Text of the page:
Clara and I are learning so much! Here is a quick trick update with a couple of videos.
Treat on the Nose Trick
We are taking the treat on the nose exercise nice and slow. I can now put a piece of flat kibble on the top of Clara’s head for a second or two. I’ll work up to an actual dog biscuit.
There are lots of aspects to the trick.
- There’s the Zen aspect: the dog can’t grab for the treat as you are putting it on her face. I’m stating the obvious, but most treats coming to a dog’s face are heading for their mouth, and trained dogs have a huge history of that.
- There’s the “something is on my face!” aspect.
- There’s the balance aspect, which means holding the head still. Clara knows various stays, but this has never been a criterion.
- There’s the duration aspect.
We are still working on #1 and #2. There’s not really balance involved with the kibble on the forehead. She just needs to stay moderately still, which is a good first step.
The kibble does often fall off when I release her, but that’s fine for now. I usually give it to her, so she’s getting bits of mozzarella cheese from my right hand and a kibble now and then from my left. No wonder she thinks this is a great game.
Our leave it cue is “Pas.” (So when I say that, I’m not referring to her foot.) I love how she snaps into forward focus when I say that cue as I put the kibble on her head.
The most interesting thing to me is that she had a very hard time leaving the treat alone when I tried to put it on her head with my right hand. She could do it when I used my left. You can see both in the movie. There is something in her reinforcement history or the current environment that is causing that, but I’m not sure what. I thought at first that I use my right hand more commonly for a hand target and she was trying to target it. I know I have a “target hand” and a “Zen hand.” Bad Eileen. But I looked at last week’s video and I was using my left hand for targeting. So that probably wasn’t it.
Two training concepts I’m passionate about are reinforcement history and the matching law. Whatever your dog does reflects their reinforcement history. Sometimes it’s easy to figure out where a behavior or difficulty is coming from. I have a splendid example for the next post. But this right-hand business is still a mystery. One thing I know for sure: she’s not “being stubborn” or “blowing me off.” We all can see how into the game she is. When I use my right hand, it paints a different picture for her from when I use the left.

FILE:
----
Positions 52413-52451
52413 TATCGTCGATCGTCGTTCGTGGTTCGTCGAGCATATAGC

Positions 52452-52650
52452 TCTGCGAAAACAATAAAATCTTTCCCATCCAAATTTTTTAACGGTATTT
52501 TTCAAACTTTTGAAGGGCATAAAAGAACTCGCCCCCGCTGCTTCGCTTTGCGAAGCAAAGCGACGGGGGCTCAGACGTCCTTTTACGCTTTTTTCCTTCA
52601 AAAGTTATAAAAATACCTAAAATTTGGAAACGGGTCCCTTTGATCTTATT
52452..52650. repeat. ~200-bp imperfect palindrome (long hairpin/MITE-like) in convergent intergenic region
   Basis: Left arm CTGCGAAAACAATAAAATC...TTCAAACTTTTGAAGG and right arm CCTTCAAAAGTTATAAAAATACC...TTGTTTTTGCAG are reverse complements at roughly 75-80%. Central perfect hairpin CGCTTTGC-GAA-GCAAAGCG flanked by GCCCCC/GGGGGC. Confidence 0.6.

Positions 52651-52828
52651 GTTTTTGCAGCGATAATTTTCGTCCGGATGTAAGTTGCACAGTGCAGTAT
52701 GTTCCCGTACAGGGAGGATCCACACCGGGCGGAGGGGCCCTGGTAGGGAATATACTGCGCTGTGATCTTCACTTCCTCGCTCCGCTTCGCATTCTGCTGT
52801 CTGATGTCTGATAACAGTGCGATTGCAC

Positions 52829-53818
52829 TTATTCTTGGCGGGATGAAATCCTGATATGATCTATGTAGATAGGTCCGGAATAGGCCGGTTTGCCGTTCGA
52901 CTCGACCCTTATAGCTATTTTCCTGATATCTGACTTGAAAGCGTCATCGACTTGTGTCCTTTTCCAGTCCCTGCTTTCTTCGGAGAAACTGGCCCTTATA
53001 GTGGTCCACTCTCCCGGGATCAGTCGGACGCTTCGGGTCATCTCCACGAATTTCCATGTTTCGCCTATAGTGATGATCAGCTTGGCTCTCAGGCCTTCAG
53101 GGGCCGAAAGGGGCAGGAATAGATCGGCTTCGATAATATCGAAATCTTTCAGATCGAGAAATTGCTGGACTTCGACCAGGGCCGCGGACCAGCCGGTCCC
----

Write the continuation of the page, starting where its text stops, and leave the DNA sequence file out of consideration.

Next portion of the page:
Treat on the nose is such a common trick, but I’ve never noticed how people teach it. I was never interested before. I’m interested in the trick now, and I’ve decided not to check into how other positive reinforcement-based trainers do it. I want to see what I come up with first. I think I can do this successfully in my own way and keep it fun. Mozzarella cheese is guaranteeing that Clara thinks it’s great. Watch her tail wag!
Roll out the Carpet Trick
This has gotten almost too easy. I switched to using the yoga mat because that length is required, but it often rolls out completely in one or two pushes. It’s easy money for Clara. We’re still practicing with the bathmat because even though it’s half the length, it’s more work to unroll. I’m not bothering with a video here. I just remembered that I have a couple of long bathmats and I’ll use one of those when we record the trick. Hopefully, it will take her more than one push to roll it out.
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Paws in a Box Trick
The joys of mat training! If you teach your dog to get on a mat, it becomes a target. Then you can put the mat anywhere to tell your dog that you want them to get there, even if it’s inside or on top of something else. Clara is one of those dogs who is so magnetized to her mat that I have to throw treats to distract her so she doesn’t try to get on it before it hits the ground!
I couldn’t find a cardboard box that was the right size, so we started with a shallow plastic box. We did two reps of just the mat, then a few reps with the mat inside the box. Then I slipped the mat out, and voilà, she got right into the box. Stationing at its best! What we recorded today would probably qualify for the trick, but I still plan to get her into a real cardboard box. How can she be an R+ dog if she’s never been in a box?
This series of posts is about teaching an old dog new tricks. But Clara doesn’t respond like an old dog. Even so, part of the challenge with teaching completely new things to an older dog is the matching law. Older dogs trained with positive reinforcement carry with them huge reinforcement histories for common behaviors over the years. Clara is mentally as sharp as ever, and she is fast. But getting out of ruts (that I put her in) can be a challenge. My next post will show some of the behaviors that keep popping up because of past training we have done together.
- Clara’s Novice Trick Title
- Planning the Tricks for Our Novice Master’s Title
- Herrnstein’s Matching Law and Dog Training
Copyright 2021 Eileen Anderson